- Palonosetron-5-HT3 Receptor Interactions As Shown by a Binding Protein Cocrystal Structure. [Journal Article]
- ACACS Chem Neurosci 2016 Sep 22
- Palonosetron is a potent 5-HT3 receptor antagonist and an effective therapeutic agent against emesis. Here we identify the molecular determinants of compound recognition in the receptor binding site ...
Palonosetron is a potent 5-HT3 receptor antagonist and an effective therapeutic agent against emesis. Here we identify the molecular determinants of compound recognition in the receptor binding site by obtaining a high resolution structure of palonosetron bound to an engineered acetylcholine binding protein that mimics the 5-HT3 receptor binding site, termed 5-HTBP, and by examining the potency of palonosetron in a range of 5-HT3 receptors with mutated binding site residues. The structural data indicate that palonosetron forms a tight and effective wedge in the binding pocket, made possible by its rigid tricyclic ring structure and its interactions with binding site residues; it adopts a binding pose that is distinct from the related antiemetics granisetron and tropisetron. The functional data show many residues previously shown to interact with agonists and antagonists in the binding site are important for palonosetron binding, and indicate those of particular importance are W183 (a cation-π interaction and a hydrogen bond) and Y153 (a hydrogen bond). This information, and the availability of the structure of palonosetron bound to 5-HTBP, should aid the development of novel and more efficacious drugs that act via 5-HT3 receptors.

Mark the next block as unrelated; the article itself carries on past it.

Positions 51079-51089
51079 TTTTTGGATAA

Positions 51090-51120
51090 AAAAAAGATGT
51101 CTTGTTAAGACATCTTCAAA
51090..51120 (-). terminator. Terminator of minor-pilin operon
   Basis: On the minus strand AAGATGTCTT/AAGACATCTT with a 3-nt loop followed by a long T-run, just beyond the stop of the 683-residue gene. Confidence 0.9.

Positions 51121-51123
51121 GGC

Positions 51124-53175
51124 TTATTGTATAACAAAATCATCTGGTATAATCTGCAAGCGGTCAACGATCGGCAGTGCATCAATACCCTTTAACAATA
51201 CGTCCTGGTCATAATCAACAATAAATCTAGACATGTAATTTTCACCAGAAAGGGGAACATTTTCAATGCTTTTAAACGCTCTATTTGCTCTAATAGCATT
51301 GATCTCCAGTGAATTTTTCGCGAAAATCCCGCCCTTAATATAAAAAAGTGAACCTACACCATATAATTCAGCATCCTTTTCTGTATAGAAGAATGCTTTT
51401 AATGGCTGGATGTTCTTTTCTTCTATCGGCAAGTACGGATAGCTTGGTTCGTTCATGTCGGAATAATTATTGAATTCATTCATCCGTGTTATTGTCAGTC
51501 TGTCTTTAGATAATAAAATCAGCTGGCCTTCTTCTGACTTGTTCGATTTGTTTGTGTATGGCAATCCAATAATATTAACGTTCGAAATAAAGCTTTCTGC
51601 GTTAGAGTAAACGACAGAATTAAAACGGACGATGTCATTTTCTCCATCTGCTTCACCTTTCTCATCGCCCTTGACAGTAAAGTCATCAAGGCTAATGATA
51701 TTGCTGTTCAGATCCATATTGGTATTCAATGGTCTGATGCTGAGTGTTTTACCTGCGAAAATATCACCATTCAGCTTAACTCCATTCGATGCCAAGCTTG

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- A randomized, double-blind trial evaluating the efficacy of palonosetron with total intravenous anesthesia using propofol and remifentanil for the prevention of postoperative nausea and vomiting after gynecologic surgery. [Journal Article]
- JAJ Anesth 2016 Sep 20
- CONCLUSIONS: Combining palonosetron with TIVA can be considered as a good method to prevent PONV, not only during the short postoperative period but also especially during the 6-24-h period after anesthesia.